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Restrictions are unravelled

Editors are to be briefed on new guidelines on court reporting restrictions.

Details of the changes are also being sent to crown court judges so that both sides can fully understand and apply reporting restrictions.

The move follows concerns raised by publishers and editors with Lord Justice Judge, the Senior Presiding Judge for England and Wales, when he addressed the Society of Editors.

They included instances of reporting restrictions being applied incorrectly or inappropriately.

It also forms part of the Society of Editors’ and Newspaper Society’s longstanding work on the promotion of open justice.

The new guidelines were prepared after meetings between several senior judges and media organisations and spell out when reporting restrictions are mandatory and when judges would need to consider applications for restrictions from counsel. Judges are also reminded that discretionary restrictions should only be applied when they are really necessary.

Copies being sent to the media will brief editors on the law to make them feel more able to comment when judges are considering imposing reporting restrictions. Importance is being placed on justice being carried out in public, and being reported to the public.

Lord Justice Judge said: “Following an unrestricted exchange of views and information, the principle of open justice has been reinforced without any corresponding diminution in the independence of either the judiciary or the media.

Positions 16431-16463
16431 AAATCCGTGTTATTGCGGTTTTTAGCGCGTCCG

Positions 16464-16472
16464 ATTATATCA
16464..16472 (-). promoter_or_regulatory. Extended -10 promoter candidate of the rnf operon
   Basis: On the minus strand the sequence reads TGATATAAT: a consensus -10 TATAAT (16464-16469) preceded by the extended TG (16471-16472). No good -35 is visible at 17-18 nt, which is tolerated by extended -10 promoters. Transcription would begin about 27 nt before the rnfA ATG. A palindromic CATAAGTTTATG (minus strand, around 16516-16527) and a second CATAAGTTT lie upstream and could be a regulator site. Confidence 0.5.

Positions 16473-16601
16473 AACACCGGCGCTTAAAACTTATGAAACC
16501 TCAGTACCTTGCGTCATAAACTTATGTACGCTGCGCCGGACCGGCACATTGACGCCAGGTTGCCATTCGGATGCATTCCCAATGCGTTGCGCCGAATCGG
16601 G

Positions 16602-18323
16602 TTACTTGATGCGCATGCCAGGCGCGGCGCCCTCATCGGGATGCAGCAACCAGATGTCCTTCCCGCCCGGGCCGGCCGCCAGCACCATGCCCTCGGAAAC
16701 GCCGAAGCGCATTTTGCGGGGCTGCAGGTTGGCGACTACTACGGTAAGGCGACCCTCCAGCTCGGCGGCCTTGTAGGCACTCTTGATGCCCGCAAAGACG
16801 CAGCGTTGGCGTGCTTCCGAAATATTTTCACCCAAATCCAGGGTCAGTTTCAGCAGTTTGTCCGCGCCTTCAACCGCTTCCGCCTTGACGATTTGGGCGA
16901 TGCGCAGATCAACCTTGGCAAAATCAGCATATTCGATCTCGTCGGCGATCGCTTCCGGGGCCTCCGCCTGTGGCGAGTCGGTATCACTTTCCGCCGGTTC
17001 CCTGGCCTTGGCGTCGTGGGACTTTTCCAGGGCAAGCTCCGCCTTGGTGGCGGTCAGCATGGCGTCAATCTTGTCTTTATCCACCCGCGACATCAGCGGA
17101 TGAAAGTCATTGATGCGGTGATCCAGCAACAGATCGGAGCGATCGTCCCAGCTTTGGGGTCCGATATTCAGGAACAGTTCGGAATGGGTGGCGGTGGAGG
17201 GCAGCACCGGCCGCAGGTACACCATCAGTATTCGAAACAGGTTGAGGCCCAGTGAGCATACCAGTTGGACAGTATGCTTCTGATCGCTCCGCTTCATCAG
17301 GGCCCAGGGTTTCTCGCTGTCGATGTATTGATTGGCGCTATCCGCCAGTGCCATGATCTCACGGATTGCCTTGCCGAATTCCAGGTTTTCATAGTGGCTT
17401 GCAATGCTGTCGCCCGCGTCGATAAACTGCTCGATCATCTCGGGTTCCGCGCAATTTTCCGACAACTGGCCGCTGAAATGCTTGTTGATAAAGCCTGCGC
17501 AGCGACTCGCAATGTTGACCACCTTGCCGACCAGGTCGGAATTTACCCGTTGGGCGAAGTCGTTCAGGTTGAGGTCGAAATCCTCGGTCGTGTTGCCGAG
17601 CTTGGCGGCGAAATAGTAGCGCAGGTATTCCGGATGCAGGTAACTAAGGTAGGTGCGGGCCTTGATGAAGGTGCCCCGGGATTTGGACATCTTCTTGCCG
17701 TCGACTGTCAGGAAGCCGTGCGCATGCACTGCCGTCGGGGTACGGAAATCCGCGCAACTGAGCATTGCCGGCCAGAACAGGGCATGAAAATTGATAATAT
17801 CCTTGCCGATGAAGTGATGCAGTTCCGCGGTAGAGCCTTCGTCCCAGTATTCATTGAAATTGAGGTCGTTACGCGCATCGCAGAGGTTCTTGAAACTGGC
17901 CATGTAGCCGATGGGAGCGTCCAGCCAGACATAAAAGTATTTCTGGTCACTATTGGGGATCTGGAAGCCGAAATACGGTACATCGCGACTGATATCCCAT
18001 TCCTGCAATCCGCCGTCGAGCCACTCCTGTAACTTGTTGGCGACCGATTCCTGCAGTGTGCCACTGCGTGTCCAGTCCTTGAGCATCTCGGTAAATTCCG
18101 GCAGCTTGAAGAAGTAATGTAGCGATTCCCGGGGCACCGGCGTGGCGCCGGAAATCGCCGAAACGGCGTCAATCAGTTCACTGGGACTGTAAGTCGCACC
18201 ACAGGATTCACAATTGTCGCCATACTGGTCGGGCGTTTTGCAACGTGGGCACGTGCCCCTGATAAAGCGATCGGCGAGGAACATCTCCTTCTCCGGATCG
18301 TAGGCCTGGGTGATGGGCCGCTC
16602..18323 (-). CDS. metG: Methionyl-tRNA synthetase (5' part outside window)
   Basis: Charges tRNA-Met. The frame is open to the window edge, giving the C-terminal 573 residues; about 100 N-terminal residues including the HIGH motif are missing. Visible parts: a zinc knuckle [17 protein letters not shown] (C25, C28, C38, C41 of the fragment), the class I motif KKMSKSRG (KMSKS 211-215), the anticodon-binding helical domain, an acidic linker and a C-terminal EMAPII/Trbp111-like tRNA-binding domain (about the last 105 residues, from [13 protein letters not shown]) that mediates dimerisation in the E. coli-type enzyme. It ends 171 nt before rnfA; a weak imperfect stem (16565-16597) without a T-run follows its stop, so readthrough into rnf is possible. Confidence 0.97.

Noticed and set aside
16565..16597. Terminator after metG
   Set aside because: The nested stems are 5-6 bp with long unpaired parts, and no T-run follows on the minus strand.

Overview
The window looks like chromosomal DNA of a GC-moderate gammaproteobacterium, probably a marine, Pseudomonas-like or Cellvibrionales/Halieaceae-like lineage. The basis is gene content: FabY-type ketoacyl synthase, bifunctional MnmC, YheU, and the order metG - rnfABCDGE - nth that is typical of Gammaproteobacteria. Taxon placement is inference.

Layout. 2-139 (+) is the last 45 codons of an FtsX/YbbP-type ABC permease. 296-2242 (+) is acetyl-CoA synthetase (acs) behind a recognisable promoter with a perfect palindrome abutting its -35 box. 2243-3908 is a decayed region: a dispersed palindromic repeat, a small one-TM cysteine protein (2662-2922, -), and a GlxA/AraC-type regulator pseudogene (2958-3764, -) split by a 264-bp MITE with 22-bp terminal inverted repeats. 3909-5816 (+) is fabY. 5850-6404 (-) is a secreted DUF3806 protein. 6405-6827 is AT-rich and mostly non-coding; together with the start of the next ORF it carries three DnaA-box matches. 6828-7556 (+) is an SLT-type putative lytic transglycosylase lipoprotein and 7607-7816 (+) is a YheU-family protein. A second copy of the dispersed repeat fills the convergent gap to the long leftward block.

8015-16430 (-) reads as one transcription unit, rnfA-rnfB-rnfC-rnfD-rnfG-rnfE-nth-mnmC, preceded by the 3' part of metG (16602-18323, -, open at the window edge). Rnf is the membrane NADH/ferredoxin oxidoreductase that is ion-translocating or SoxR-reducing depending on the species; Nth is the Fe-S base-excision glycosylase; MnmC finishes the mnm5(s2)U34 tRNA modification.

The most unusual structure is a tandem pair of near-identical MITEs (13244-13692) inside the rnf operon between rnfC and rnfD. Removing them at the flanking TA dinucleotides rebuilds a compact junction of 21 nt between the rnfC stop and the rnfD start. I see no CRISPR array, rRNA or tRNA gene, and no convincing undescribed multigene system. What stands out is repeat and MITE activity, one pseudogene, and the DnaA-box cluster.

“I hope that problems of mutual concern will in future be addressed in the same direct and robust way which has culminated in the production of these new guidelines on reporting restrictions in the Crown Court.”

Bob Satchwell, director of the Society of Editors said: “We particularly welcome the reminder about the importance of the principle of open justice.

“We believe the guidelines will go a long way to avoiding unnecessary disputes and help the free flow of information from the courts to the public.”

Santha Rasaiah, head of regulatory and legal affairs at the Newspaper Society, said: “This joint initiative, which seeks in a practical way to assist both courts and the media to negotiate the intricacies of reporting restrictions and safeguard the operation of the principle of open justice.”

Copies of the new guide can be printed directly from the Society of Editors website:

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